President Muhammadu Buhari, last week, could not hide his fears of being tagged a failure when he leaves office in May 2023.
This fear feeling is arguably tied to the challenges of insecurity, poor economy, and collapsing health care system that have, among others, combined to drag the country backwards.
Conversations around this development have remained on the front burner. We examine this and two other stories of interest that made the seat of power, Aso Rock, tick in the past week.
On August 19, President Buhari said he was not ready to exit the presidency a failure.
This was disclosed by the National Security Adviser, Major General Babagana Monguno, who was quoted as saying:
“And he ( President Buhari) also made it very clear that he’s not ready to exit government as a failure; he is not going to tolerate that. He’s made changes and he’s ready to make further changes if he is not satisfied.”
Indeed, President Buhari and the ruling party should be sufficiently worried about what legacies their administration will bequeath the Nigerian people.
From rising insurgency to herdsmen menace, banditry, kidnapping, agitations for secession and worsening poverty, the stats do not look promising at all. Failure does stare President Buhari in the face!
With less than 2 years to leave office, does he have enough time to tackle the challenges that limit the wins in his administration? Nigerians can only hope against hope as the time appears too short to crystallize any radical changes.
Two other talking points
Buhari and the PIA
President Buhari, on August 18, revealed that Nigeria lost an estimated $50 billion worth of investments in 10 years following the uncertainty of non-passage of the Petroleum Industry Bill (PIB), and lack of progress in the petroleum sector.
He said, among others, “We are all aware that past administrations have identified the need to further align the industry for global competitiveness, but there was lack of political will to actualise the needed transformation. This lack of progress has stagnated the growth of the industry and the prosperity of our economy.”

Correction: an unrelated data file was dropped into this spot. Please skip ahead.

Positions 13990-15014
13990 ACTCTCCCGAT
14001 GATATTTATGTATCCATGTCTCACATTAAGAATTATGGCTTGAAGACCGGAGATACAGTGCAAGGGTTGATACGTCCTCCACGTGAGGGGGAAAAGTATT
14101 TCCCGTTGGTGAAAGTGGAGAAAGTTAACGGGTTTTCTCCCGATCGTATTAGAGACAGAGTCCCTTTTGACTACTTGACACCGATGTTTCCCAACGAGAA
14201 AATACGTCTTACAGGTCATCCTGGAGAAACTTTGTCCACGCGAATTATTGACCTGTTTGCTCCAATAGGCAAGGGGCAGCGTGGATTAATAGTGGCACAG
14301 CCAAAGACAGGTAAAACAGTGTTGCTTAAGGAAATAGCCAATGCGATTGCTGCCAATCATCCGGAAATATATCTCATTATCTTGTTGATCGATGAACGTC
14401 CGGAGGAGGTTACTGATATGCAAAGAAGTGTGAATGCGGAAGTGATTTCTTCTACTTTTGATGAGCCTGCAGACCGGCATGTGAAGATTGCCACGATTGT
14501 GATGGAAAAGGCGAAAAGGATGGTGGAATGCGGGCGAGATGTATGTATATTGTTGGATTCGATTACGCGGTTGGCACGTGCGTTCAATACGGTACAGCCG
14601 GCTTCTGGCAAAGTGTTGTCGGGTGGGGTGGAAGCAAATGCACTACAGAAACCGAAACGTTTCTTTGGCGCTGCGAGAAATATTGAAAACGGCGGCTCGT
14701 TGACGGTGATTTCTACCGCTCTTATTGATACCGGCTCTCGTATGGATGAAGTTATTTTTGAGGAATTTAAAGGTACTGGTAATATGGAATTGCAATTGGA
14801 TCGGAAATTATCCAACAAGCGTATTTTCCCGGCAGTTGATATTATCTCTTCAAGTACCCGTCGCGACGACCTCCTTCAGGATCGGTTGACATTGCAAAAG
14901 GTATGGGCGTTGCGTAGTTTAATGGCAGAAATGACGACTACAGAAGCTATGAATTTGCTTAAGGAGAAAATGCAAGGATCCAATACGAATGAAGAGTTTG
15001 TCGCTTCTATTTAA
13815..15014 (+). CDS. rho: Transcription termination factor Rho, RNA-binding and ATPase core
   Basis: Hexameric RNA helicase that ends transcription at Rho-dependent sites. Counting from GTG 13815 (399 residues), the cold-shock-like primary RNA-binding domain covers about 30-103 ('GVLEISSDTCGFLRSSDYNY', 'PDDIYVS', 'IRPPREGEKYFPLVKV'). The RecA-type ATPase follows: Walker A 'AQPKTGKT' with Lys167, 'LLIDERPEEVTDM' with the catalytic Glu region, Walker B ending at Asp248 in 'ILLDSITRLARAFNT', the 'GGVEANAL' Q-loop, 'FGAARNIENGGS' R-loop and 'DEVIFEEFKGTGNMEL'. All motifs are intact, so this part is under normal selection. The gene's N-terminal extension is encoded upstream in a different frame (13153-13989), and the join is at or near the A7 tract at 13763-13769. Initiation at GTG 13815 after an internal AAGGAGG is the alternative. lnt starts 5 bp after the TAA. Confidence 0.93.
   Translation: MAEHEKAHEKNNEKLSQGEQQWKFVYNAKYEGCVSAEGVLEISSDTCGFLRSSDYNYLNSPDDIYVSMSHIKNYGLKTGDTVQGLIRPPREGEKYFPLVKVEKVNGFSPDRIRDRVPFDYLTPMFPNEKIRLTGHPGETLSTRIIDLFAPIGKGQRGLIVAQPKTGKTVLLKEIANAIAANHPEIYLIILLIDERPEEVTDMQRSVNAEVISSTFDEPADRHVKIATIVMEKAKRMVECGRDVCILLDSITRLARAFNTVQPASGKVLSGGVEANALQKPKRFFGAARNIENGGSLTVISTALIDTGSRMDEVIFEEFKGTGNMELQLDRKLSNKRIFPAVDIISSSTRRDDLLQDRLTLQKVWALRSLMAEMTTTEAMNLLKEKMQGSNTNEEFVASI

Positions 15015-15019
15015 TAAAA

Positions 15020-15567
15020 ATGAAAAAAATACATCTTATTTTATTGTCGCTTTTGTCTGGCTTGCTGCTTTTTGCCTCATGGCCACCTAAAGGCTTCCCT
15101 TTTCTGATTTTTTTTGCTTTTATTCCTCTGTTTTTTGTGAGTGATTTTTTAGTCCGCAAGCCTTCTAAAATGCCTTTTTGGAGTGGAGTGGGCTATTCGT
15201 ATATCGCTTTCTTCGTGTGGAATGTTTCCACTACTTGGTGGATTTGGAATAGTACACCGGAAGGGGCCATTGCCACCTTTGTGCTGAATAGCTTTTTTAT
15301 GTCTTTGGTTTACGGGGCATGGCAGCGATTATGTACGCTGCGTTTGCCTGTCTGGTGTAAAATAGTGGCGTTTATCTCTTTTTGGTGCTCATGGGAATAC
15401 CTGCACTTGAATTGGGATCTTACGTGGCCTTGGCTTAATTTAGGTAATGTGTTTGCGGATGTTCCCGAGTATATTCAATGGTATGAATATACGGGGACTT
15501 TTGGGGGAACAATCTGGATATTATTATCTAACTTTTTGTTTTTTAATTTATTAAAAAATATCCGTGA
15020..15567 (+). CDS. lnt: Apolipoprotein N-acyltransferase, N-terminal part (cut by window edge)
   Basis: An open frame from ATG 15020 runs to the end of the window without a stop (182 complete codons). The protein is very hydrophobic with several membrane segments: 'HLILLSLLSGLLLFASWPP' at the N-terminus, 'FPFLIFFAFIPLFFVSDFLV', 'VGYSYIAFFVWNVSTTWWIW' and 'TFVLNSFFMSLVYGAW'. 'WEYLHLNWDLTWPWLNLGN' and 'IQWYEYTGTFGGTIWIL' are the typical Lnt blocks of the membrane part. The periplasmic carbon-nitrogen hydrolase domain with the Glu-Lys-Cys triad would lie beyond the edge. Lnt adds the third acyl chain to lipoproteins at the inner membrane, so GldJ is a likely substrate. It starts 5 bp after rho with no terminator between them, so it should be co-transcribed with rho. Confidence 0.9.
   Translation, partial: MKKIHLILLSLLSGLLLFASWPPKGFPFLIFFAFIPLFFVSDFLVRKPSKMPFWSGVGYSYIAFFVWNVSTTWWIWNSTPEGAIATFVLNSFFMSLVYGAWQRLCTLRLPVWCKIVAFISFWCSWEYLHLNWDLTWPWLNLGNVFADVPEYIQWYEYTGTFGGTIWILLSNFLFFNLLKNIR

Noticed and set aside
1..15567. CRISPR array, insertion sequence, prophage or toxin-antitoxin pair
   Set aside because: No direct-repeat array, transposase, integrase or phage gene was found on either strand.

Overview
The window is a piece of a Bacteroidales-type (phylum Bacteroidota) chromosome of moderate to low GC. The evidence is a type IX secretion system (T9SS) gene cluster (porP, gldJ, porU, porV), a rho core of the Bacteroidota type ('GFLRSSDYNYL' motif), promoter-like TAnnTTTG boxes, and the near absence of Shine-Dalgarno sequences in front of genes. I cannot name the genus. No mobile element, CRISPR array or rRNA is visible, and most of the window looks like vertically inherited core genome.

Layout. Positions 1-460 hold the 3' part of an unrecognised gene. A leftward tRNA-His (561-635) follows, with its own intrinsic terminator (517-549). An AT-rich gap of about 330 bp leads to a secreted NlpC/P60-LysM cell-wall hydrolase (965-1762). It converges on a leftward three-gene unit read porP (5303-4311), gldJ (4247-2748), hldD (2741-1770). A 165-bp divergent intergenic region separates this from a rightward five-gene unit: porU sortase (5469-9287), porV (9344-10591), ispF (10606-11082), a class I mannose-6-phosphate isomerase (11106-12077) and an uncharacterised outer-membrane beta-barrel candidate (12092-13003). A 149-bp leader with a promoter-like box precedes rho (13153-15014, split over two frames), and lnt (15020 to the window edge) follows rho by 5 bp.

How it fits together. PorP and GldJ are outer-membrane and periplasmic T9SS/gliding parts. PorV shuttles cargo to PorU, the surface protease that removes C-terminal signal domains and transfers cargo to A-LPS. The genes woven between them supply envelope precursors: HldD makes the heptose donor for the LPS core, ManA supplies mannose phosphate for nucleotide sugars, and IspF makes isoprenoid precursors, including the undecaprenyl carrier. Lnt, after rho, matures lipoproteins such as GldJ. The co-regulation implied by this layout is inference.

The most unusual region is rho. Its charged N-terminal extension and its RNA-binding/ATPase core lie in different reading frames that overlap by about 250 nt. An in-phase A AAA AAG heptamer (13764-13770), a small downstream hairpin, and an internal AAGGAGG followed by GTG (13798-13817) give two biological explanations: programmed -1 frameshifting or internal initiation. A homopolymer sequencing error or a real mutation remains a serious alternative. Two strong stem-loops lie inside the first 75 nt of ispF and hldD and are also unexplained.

Buhari may have done well to assent to the bill as it represents a significant leap in the quest to properly manage Nigeria’s oil industry within the framework of established laws.
However, it would be damning for his administration to ignore the brewing anger over perceived injustice as laid out in the three percent profit apportioned to oil-bearing communities.
How government quickly deals with this challenge will go a long way to calm frayed nerves or prepare grounds for the Niger Delta to boil over.
Osinbajo’s 2023 concerns
On August 16, Vice President Yemi Osinbajo, called on members of the All Progressives Congress (APC) to work hard for the party to emerge victorious in the 2023 general elections.
“We have a very popular President (Muhammadu Buhari) who can control significant votes…Whereas, in the coming years, when we do not have such a political leader who is as popular as the President, you are going to need to do the hard work. We can’t assume that the votes will come in.”
No doubt, 2023 represents a watershed as Buhari quits the political scene with the massive votes he supposedly attracts to the ruling party.
Osinbajo’s concerns, therefore, highlights inherent flaws in the membership recruitment processes of most political parties in the country. Most, it would seem, are built around powerful individuals rather than shared ideology which is more capable of winning new converts while uniting its members.
On the whole, the Vice President may have unwittingly queried the claims of the ruling party that it now had more than 40 million members, arising from a recent re-registration exercise.
The question is, if they have this number of party faithful, why worry over the impending departure of just one individual? In all, Nigerians await with baited breath to see what 2023 holds for the APC after Buhari’s exit.
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